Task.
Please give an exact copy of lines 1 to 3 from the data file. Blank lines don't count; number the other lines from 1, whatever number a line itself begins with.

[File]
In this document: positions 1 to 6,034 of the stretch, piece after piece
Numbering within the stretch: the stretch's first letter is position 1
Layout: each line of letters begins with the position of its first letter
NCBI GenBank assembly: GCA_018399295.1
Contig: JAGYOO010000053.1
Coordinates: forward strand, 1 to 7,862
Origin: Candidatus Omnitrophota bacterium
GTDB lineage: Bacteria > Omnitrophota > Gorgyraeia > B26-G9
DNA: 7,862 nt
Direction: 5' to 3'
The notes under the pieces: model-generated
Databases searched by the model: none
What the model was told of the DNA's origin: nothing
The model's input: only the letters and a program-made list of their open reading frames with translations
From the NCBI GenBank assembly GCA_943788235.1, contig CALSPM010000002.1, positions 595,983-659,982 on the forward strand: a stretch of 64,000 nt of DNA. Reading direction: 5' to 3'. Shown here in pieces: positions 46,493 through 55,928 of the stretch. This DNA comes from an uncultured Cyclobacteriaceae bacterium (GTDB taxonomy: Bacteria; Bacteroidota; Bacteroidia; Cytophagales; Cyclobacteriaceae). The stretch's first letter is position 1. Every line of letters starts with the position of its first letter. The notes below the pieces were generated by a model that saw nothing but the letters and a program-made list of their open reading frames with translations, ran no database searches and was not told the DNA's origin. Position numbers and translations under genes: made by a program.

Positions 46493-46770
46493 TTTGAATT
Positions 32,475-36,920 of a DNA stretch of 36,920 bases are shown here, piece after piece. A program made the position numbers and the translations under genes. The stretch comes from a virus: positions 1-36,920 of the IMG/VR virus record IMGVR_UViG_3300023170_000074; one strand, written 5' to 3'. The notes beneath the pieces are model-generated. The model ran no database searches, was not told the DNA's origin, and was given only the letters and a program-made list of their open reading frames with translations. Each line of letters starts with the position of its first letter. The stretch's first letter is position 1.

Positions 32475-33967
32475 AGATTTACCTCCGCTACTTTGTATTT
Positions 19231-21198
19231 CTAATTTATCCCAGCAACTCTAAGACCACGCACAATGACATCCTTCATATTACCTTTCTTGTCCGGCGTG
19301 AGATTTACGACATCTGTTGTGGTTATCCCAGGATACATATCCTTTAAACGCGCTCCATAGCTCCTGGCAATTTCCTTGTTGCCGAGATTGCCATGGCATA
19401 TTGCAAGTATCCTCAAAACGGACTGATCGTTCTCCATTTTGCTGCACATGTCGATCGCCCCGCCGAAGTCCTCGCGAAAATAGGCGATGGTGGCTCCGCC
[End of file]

In this document: positions 1 to 6,034 of the stretch, piece after piece
Numbering within the stretch: the stretch's first letter is position 1
Layout: each line of letters begins with the position of its first letter